Interview with J Hackett
Interview with J Hackett
Black Wall Street-AVL, The Grind Coffee Shop, Grindfest, Green Opportunities -- all entrepreneur organizations and businesses started or led by Joseph Hackett, known locally as J Hackett.
Hackett is dedicated to making Asheville a business and tourist destination for BIPOC (Black Indigenous People of Color). As a community ally, Carolina Jews for Justice is committed to supporting Black-owned and Black-led businesses.
J has a compelling story to tell.
He grew up in Philadelphia but went to school in North Carolina. J was given a scholarship by Elizabeth Dole, then Director of the American Red Cross. He could choose any school; he picked UNC-A. He started as an opera singer, then switched his major to sociology, with a minor in Africana Studies. He got married in Asheville and then moved to Richmond. His wife, Dr. Alaysia Black Hackett, was appointed in 2022 by President Biden as Chief Diversity Officer of the US Department of Labor.
J relates about a pivotal time when he started a business at age 26. As a young leader without strong financial knowledge, his business failed, resulting in a prison sentence for organizational mistakes. Since completing his sentence and probation in 2018, Hackett has made it a priority to help people like himself learn how to be better leaders of their organizations.
J returned to Asheville and was appointed Executive Director of Green Opportunities (GO) at the Edington Center in the Southside Community. He expanded the Kitchen Ready program and developed other work programs focused on developing skills for people unemployed or previously incarcerated.
After leaving GO, J worked internationally for Tremm Global Charities briefly before turning his attention to improving the opportunities for Black-owned businesses in Asheville. With Gene Ettison, he founded The Grind as the first Black-owned coffee bar and networking space, especially for Black entrepreneurs. He and his current partner Bruce Waller have grown The Grind to be recognized as the 3 rd best coffee shop in NC, the #1 minority owned business in WNC, and the fastest growing startup in Asheville in 2022.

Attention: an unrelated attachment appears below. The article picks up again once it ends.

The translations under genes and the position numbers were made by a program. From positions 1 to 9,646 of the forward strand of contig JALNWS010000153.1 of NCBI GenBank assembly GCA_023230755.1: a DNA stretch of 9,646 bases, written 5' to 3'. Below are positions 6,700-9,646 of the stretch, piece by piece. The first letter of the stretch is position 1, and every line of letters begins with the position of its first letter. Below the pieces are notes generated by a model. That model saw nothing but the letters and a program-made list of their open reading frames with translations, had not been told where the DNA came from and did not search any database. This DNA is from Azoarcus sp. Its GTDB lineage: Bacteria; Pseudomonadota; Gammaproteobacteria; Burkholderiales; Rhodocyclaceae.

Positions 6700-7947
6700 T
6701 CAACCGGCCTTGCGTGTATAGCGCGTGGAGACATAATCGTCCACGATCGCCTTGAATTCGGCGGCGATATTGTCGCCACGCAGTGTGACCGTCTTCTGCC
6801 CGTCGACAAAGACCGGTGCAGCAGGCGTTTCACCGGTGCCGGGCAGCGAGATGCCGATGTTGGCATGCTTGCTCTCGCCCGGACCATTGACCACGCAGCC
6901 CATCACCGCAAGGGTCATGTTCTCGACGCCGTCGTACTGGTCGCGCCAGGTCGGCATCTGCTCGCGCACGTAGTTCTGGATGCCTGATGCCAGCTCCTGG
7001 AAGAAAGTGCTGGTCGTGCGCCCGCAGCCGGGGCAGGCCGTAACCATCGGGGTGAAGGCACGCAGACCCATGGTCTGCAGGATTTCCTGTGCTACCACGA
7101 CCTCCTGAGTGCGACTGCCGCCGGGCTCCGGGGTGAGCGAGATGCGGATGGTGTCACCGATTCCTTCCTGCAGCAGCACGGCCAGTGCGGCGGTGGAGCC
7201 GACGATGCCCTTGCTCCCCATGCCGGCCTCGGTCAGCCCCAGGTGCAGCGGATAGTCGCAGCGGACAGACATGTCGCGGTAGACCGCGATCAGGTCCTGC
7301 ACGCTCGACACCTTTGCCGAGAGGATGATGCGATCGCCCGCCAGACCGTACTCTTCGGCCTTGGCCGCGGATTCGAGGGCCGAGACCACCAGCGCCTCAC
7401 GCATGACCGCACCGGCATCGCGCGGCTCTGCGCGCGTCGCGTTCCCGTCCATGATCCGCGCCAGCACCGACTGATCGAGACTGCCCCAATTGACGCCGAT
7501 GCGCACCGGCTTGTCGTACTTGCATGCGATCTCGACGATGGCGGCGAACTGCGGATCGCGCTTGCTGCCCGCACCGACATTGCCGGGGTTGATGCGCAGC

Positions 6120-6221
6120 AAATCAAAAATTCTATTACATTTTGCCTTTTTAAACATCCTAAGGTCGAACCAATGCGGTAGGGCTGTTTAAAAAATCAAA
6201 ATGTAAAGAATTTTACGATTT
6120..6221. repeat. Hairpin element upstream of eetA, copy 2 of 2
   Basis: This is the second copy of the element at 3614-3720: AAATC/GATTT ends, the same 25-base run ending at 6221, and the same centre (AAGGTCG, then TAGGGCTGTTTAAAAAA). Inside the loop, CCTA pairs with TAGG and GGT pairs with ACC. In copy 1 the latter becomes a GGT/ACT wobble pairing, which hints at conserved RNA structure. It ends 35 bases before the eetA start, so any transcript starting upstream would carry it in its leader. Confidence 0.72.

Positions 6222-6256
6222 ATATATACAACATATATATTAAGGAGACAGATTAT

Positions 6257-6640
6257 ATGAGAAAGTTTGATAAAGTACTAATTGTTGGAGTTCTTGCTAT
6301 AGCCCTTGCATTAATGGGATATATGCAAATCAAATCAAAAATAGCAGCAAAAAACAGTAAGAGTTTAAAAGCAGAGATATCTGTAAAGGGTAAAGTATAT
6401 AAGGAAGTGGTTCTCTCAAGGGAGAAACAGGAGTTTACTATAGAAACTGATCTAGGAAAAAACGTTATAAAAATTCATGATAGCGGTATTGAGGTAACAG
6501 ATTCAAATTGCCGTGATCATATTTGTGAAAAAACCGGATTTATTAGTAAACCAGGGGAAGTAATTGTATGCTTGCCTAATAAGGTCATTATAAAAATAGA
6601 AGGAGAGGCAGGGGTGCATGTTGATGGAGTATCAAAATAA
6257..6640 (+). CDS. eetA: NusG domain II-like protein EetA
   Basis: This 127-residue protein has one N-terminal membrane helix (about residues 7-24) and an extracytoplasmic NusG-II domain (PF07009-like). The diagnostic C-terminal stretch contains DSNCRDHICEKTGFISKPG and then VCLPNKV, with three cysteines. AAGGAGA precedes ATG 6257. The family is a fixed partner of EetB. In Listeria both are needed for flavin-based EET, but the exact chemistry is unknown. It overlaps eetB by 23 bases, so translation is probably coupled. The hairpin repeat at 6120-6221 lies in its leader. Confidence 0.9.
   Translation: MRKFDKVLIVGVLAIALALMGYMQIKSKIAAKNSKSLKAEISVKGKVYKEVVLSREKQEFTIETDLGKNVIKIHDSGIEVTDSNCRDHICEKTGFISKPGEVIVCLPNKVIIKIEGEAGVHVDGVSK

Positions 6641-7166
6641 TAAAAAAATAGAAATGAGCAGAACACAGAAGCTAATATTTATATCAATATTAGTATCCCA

Hackett is also the founder of Black Wall Street AVL (https://blackwallstreetavl.com/), which he describes as "a black business incubator that helps start, grow and expand Black Businesses"; As those two business ventures continue to thrive, Hackett has focused on helping others learn to
write grants for their non-profit organizations.
The idea for providing such opportunities evolved from the State of Black Asheville (https://stateofblackasheville.com/) data started by Dr. Dwight Mullen, currently chair of the Reparations Commission (and J’s former professor at UNC-A). The data demonstrated how few successful black businesses were in Asheville. J sought support from Rotary, the Chamber of Commerce, the Tourism Board, and elsewhere. He was successful in receiving grants from the City of Asheville and NC Idea Foundation -- and Black Wall Street AVL took off. His dream was to start with 20 businesses in 2021; instead, they enrolled 74. Revenue was projected to be $250,000; instead, it exceeded $1 million. Since then, they have enrolled 135 businesses, generating over $2 million in revenue and 24 new jobs.
Another city grant allowed the working space at The Grind to move to its own space at 8 River Arts Place, still known as Southside to the Black folks who lived there. “Grindfest,” a celebration of Black Wall St/AVL members and supporters, brought in more revenue.
I asked J how the Jewish community could be supportive of Black Wall Street AVL. His response included:
- Volunteer for activities of Black Wall Street, including at Grindfest, May 26-28 (https://blackwallstreetavl.com/events)
- Share knowledge about business strategies with members
- Support participating BIPOC businesses
- Host events at Black Wall Street spaces
- Reach out as a friend and make personal connections with members
For more information about J, watch (https://tedxasheville.com/speaker/j-hackett/). To join us
in working for racial justice, go to carolinajewsforjustice.org or contact Judy Leavitt